In this paper, a penalized weighted least squares approach is proposed for small area estimation under the unit level model. The new method not only unifies the traditional empirical best linear unbiased prediction that does not take sampling design into account and the pseudo-empirical best linear unbiased prediction that incorporates sampling weights but also has the desirable robustness property to model misspecification compared with existing methods. The empirical small area estimator is given, and the corresponding second-order approximation to mean squared error estimator is derived. Numerical comparisons based on synthetic and real data sets show superior performance of the proposed method to currently available estimators in the literature.

The extremogram is a useful tool for measuring extremal dependence and checking model adequacy in a time series. We define the extremogram in the spatial domain when the data is observed on a lattice or at locations distributed as a Poisson point process in *d*-dimensional space. We establish a central limit theorem for the empirical spatial extremogram. We show these conditions are applicable for max-moving average processes and Brown–Resnick processes and illustrate the empirical extremogram's performance via simulation. We also demonstrate its practical use with a data set related to rainfall in a region in Florida and ground-level ozone in the eastern United States.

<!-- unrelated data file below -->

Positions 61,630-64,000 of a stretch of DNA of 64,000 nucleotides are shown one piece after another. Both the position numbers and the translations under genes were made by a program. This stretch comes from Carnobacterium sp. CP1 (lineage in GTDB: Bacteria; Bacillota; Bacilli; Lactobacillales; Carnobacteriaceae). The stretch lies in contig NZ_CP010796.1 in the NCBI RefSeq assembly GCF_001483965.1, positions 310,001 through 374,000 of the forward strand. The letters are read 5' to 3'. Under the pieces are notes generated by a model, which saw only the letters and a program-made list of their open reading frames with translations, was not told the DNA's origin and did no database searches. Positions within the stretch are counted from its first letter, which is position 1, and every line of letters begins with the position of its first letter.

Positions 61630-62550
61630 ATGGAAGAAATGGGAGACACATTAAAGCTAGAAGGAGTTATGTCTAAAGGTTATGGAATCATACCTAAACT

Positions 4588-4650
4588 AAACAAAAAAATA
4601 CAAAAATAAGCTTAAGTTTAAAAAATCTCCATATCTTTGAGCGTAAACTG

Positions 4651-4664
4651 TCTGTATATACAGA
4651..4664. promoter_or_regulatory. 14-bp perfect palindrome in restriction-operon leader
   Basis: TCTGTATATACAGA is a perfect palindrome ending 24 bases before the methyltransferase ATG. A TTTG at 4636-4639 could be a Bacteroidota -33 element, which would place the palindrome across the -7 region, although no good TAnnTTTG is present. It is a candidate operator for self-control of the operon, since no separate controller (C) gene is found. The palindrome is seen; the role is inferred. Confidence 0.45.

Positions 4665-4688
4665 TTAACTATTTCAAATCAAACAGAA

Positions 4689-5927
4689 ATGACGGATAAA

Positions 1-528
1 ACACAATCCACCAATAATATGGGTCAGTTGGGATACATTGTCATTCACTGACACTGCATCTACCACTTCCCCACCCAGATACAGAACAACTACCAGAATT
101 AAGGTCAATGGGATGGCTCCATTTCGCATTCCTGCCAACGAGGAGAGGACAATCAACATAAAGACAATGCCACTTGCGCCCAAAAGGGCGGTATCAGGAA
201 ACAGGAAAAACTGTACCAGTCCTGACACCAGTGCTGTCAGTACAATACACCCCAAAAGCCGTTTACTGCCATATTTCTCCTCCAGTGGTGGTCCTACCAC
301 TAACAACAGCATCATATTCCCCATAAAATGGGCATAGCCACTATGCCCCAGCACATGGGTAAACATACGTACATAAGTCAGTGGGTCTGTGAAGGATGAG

Let *X* be lognormal(*μ*,*σ*^{2}) with density *f*(*x*); let *θ* > 0 and define
. We study properties of the exponentially tilted density (Esscher transform) *f*_{θ}(*x*) = e^{−θx}*f*(*x*)/*L*(*θ*), in particular its moments, its asymptotic form as *θ**∞* and asymptotics for the saddlepoint *θ*(*x*) determined by
. The asymptotic formulas involve the Lambert W function. The established relations are used to provide two different numerical methods for evaluating the left tail probability of the sum of lognormals *S*_{n}=*X*_{1}+⋯+*X*_{n}: a saddlepoint approximation and an exponential tilting importance sampling estimator. For the latter, we demonstrate logarithmic efficiency. Numerical examples for the cdf *F*_{n}(*x*) and the pdf *f*_{n}(*x*) of *S*_{n} are given in a range of values of *σ*^{2},*n* and *x* motivated by portfolio value-at-risk calculations.